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Tuesday, March 31, 2015

Grassroots Should Pay Close Attention To #BoycottIndiana

In Wisconsin, we've seen tens of thousands protest legislation that in the end, fell on deaf ears. We've seen citizens gather issue-oriented petitions and send them to Congress and local councils only to be completely ignored. By now, real grassroots groups and concerned citizens should have it all figured out. Protests and petitions mean nothing to our elected officials. Not just in Wisconsin, but everywhere in the U.S.

We can have all the petitions and grievances against government spelled out and signed, but at the end of the day our public officials refuse to recognize us and in fact successfully reverse-spin their inability to engage the electorate as victories over "special interests." In the so-called "Citizens United" world, the majority of politicians recognize and listen only to money from wealthy individuals, groups and corporations.

So, I'm hoping some of the more active grassroots citizen groups including labor unions are paying close attention to the hashtags #BoycottIndiana and #RFRA, because that very well could be what the future of resistance and reform looks like in a world where money says everything. In a period of just a few days, there has been much more movement to repeal and reform bad policy in Indiana than what has happened in Wisconsin over the last five years from struggle and protest.

If you're a regular reader you probably know I was not excited for unionized workers calling for a general strike during the ramming sessions of the so-called right-to-work law in Wisconsin. At that time I suggested labor groups and others should seriously look at ways for now and in the future to carry out an organized general boycott of the state in what I described as "flash boycotts" in consumer spending by willing participants and their families. What I suggested several weeks ago was very similar (but not the same) to what is taking place in Indiana right now.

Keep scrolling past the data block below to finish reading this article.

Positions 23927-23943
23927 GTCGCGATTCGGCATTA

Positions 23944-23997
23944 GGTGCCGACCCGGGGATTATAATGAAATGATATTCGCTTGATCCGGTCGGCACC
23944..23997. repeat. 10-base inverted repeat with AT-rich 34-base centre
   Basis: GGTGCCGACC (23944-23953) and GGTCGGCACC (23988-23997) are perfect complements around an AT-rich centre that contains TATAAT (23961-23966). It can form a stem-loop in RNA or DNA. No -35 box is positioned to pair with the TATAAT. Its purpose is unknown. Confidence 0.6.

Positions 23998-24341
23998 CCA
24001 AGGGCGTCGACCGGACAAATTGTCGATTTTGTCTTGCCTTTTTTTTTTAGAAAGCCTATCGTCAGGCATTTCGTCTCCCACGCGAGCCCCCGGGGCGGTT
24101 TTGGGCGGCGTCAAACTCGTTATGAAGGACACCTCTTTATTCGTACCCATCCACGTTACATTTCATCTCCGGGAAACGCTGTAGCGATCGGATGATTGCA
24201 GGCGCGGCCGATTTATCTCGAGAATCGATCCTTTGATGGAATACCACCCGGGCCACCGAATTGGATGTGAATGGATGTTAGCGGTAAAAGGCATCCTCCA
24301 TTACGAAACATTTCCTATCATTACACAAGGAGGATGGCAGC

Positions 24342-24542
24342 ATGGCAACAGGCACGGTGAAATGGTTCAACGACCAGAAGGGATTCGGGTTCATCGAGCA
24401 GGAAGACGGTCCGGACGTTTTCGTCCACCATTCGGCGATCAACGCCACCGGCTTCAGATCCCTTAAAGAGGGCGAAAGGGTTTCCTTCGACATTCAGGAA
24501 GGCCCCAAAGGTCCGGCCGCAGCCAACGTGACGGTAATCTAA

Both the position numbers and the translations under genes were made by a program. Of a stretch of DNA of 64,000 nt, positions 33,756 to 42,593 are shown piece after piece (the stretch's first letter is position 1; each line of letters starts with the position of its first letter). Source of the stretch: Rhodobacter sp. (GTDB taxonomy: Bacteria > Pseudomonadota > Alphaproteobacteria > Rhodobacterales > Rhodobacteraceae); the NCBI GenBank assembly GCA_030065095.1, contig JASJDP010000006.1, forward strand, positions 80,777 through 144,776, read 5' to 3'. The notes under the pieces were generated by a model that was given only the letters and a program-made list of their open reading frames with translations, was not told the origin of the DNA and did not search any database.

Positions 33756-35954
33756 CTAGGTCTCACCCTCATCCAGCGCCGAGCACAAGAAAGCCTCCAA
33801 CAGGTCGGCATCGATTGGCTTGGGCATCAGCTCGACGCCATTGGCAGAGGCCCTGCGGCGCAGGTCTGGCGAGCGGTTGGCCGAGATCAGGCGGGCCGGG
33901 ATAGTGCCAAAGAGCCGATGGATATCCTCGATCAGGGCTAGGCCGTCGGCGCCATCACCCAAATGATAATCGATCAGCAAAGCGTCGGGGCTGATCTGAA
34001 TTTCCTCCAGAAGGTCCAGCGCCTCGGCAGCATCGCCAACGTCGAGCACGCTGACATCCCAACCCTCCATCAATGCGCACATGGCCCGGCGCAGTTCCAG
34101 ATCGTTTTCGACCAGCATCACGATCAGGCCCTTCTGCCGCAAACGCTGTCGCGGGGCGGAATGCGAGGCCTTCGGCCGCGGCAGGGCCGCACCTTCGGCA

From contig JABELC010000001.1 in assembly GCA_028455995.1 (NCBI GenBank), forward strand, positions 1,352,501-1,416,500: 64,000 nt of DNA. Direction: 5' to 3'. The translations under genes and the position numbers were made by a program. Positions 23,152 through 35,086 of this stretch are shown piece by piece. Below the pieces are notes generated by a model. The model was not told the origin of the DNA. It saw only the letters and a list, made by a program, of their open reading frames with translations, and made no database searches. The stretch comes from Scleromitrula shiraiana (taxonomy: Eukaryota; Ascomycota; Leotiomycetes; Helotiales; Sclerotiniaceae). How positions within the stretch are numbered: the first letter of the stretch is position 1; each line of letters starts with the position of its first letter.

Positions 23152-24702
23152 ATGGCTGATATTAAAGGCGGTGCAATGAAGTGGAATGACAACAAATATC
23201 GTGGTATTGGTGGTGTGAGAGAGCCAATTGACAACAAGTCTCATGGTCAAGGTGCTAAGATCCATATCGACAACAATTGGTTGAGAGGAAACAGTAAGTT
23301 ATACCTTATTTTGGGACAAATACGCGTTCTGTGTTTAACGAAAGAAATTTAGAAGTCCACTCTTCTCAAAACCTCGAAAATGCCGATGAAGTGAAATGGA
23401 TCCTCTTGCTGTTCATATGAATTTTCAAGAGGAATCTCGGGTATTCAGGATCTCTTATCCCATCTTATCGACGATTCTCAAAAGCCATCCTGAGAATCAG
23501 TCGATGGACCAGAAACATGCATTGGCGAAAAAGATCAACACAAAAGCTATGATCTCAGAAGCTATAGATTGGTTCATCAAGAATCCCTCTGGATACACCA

However, I did not anticipate corporations or other states becoming active participants in the boycott aspect of the Indiana campaign. That certainly gives a fully organic boycott more power, and as much as I agree with their position, I don't think it's too smart for businesses, large or small, or individuals to go public with their politics. Just my opinion.

At this point with so much success over so little time, I think it would be very wise for unions and citizen grassroots to take notice and start focus groups to begin looking at the ways and means to carry out general regional-wide or state-wide boycotts.

Sadly, since it is profits over people, boycotts are a natural progression of free market action from "the people" when government officials listen to no one but money.


RNR - Idea: General Strike Should Take The Form Of a General Boycott

Thursday, March 26, 2015

Walker's "Reforms" Drive Wisconsin's Middle-Class Decline

We're number one! We're number one! We're number one!

According to a report from Pew Trust Research, Wisconsin ranks worst among the 50 states in terms of a shrinking middle class, or in Gov. Scott Walker's twisted world, we're number one and "heading in the right direction."

In fact, Walker's spokesperson tried to make a case in response to the report by stating Wisconsin's income grew during Walker's first three years. Except, Pew's research includes statistics showing a steep decline in the percentage of Wisconsin families considered "middle-class," that means most income growth occurring was concentrated in the top 1 percent, Walker's campaign donor class.

As it is, Wisconsin has the number one spot all to itself as no other state comes close to the 14.7 percent drop in median incomes combined with the 5.7 percent shrinkage in middle class families. And to think Wisconsin is ranked number one in this category BEFORE Walker's "Divide and Conquer 2.0" reforms of right-to-work, the 7-day work week and the end of prevailing wages have their day driving the middle-class roadkill machine.